Only available in English
Par Derya Keles, Philippe Delacote, et Alexander Pfaff
Since the late 1970s protected areas have been one of the most widely used regulatory tools for the conservation of ecosystem services.
In this paper, we assess the possible drivers to the choice of withdrawing protected areas in the Brazilian Amazon. Protected areas are subject to inefficiencies because of the existence of conflicts over land between conservation and development activities. Further additionality is an issue, as protected areas tend to be located in areas with low opportunity cost of conservation, where forests are not likely to be cleared.
This issue is particularly important in the Brazilian Amazon where growing development must be combined with the need to avoid deforestation. We first present a simple model of degazettement choice which leads us to assess how the presence of two agencies having different development and conservation objectives can lead to implementing this decision.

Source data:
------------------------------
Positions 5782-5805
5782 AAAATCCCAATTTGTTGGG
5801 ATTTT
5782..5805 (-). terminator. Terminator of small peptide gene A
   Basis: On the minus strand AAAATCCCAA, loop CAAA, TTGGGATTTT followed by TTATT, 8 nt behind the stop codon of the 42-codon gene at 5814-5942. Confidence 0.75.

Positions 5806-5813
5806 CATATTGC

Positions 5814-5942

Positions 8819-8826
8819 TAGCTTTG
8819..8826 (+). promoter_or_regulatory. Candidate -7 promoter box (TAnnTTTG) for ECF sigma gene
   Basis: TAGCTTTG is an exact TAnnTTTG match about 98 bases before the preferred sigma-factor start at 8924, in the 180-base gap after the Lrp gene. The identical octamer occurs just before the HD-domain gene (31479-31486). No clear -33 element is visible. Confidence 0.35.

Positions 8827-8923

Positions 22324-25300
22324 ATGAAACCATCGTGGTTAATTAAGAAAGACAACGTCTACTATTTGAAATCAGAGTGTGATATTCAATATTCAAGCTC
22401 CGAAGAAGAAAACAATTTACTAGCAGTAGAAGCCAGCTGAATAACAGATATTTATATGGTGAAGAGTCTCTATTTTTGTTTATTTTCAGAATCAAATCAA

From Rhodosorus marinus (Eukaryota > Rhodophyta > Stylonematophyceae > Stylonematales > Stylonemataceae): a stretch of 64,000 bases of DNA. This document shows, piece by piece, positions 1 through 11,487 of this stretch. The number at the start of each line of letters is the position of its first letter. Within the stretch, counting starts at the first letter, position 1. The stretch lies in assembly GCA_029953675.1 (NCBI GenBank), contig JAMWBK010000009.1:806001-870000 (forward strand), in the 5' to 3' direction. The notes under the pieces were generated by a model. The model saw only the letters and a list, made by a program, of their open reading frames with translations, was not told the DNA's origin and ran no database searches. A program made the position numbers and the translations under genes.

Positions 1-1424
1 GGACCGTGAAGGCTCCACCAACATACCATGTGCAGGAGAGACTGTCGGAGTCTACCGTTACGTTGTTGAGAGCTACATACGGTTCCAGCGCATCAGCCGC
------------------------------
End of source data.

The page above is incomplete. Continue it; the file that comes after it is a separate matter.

We suggest that the probability to decide the removal of protected areas is larger in places with low and high development pressures. Then, we investigate the empirical determinants of protected area withdrawal by taking advantages of the new PADDDtracker (Protected Area Downgradement, Degazettement and Downsizement) dataset (WWF, 2017b).
We confirm that the likelihood of degazettement is strongly influenced by developmentpressures, through characteristics of the land that enable agricultural development, and by variables related to protected area quality of enforcement and management costs. As protected areas located in highest pressure areas are more likely to be additional, there is a risk that only the most effective protected areas may loose their protection.